We went for the chicken next, just to break things up, unfortunately it wasn’t the best part of the bird – but we’ll put that down to more elaborate fare being the restaurant’s specialty.

Next up was the Ostrich. Cambodia doesn’t strike me as an Ostrich-suitable habitat though, so I’m not sure how “native” this one was. Nonetheless, it was delicious, I think my favourite of the night; I was expecting something like turkey, but the red meat is like a really nicely marinaded piece of fillet beef, tender, light, but packed with flavour.

I didn't know birds could have red meat

We decided we’d finish with the beef, just in case the snake was awful and we needed to get the taste out of our mouths. But in fact it wasn’t so awful. The closest thing I can pair it to is a chewy pork chop. Though by the time we’d reached our fourth and fifth meats, we were on our own. The waiter had abandoned us, and given we’d never cooked snake before, it may have been overdone. Some parts were quite tasty, others too elasticated to eat. Perhaps snake is like squid, it needs to be cooked just right or the texture and taste are ruined?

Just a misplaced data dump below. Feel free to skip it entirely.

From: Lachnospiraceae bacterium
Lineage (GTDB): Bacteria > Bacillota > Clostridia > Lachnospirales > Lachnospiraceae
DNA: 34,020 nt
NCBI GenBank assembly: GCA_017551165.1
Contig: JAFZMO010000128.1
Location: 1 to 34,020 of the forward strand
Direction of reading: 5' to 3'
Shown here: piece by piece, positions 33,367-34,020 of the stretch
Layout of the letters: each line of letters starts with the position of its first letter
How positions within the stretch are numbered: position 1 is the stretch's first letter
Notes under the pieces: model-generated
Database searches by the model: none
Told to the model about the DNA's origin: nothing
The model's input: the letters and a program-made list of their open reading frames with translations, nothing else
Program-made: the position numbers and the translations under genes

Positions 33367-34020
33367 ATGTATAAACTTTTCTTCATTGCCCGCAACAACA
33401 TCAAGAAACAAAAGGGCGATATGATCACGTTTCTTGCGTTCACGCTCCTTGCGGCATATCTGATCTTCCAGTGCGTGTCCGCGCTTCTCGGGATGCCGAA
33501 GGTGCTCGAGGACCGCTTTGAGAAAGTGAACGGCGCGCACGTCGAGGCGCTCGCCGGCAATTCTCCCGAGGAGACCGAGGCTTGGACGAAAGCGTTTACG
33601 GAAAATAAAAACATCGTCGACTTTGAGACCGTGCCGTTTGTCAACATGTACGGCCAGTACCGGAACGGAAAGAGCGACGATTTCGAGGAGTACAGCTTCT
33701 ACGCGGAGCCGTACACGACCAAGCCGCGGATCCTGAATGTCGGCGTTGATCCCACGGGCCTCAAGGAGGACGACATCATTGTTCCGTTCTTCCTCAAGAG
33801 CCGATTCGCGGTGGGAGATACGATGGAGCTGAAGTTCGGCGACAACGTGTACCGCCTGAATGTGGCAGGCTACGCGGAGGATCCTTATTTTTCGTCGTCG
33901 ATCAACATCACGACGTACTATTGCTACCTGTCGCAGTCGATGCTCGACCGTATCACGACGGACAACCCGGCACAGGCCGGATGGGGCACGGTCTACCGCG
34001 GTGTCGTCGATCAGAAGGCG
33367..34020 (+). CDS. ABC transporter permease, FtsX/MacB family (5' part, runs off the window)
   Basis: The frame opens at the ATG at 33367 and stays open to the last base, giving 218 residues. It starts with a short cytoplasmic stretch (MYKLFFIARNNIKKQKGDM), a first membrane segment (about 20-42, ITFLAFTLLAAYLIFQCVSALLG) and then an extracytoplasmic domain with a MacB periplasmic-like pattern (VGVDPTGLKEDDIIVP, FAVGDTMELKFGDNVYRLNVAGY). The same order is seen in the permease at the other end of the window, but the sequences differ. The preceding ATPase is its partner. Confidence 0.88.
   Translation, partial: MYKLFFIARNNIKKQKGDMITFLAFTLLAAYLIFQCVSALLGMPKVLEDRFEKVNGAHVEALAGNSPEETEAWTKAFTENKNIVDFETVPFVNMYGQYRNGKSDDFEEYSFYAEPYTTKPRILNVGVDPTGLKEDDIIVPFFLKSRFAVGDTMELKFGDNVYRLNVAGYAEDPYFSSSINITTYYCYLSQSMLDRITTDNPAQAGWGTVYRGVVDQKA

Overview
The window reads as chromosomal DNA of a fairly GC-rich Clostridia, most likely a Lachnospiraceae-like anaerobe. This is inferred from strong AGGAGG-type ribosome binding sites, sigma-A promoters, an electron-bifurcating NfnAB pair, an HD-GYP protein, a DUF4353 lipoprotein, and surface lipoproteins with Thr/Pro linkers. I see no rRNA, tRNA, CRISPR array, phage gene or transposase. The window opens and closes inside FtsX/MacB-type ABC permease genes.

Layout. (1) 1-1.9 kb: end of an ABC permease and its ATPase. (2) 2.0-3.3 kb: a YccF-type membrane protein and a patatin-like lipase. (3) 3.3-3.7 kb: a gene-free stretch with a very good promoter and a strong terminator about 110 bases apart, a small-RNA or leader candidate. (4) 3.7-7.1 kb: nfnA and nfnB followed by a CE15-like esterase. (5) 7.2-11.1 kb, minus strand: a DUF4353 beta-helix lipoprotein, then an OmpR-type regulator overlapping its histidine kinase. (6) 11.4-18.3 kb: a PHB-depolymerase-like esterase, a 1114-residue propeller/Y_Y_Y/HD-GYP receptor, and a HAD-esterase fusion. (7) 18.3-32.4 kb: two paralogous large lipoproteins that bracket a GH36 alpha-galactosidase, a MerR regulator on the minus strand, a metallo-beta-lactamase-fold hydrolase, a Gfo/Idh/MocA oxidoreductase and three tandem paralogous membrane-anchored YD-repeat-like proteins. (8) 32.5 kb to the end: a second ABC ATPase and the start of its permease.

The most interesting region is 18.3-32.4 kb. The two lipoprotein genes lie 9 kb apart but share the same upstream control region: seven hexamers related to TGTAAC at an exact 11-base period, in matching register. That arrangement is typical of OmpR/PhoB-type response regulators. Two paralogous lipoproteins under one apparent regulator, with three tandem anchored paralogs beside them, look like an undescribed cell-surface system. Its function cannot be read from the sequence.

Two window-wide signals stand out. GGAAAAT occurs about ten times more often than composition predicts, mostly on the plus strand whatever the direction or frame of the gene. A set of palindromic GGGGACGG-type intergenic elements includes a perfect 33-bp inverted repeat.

This was the one that got to me the most though, the one I could actually picture as a living creature, slithering about. Picturing my dinner in a field is something I, as a guilty meat-eater, try exceedingly hard not to do. Lamb anyone?

Snake...looks good enough to eat

All in all it was a pretty awesome dinner. While it was pricey by local standards I loved the novelty of watching it cook and I’m sure we’ll head back if we have visitors throughout the year. I also think those kind of meals are great for helping you digest, as there’s a gap between each “course”.

For me trying new food, as much as I enjoy expanding my palate, is more about the bragging rights than anything else. I can now scratch snake, ostrich, crocodile and beetle* off the bucket list. Next up tarantula, and by the end of the year, I might have been ballsy enough to sample one of the fertilised duck eggs they sell all over town.

More off my culinary bucket list

Can you spot the fried intestine with ants? Maybe some day...

*I ate one of these suckers at the Baray a couple of months ago, feel itchy just thinking about it, but it was actually pretty good.

One Cambodian dish I won’t be trying is dog. I know it’s an animal like all others, but I hope to own one some day, and I want to be able to look it in the eye.